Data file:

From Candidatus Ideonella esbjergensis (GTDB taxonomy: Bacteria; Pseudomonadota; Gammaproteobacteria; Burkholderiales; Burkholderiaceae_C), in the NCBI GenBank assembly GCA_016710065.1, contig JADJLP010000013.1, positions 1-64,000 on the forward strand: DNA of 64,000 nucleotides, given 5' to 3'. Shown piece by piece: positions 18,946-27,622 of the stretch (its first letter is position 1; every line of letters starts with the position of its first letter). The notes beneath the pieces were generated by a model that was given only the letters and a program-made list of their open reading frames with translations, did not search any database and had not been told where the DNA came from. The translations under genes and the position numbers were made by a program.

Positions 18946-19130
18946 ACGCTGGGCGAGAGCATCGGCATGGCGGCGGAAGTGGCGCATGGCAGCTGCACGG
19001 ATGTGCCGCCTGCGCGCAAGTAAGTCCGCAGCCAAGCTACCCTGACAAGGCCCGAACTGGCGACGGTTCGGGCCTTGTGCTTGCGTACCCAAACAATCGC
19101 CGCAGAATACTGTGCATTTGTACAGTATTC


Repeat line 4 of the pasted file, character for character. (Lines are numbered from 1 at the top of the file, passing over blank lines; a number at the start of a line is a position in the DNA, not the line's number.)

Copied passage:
19001 ATGTGCCGCCTGCGCGCAAGTAAGTCCGCAGCCAAGCTACCCTGACAAGGCCCGAACTGGCGACGGTTCGGGCCTTGTGCTTGCGTACCCAAACAATCGC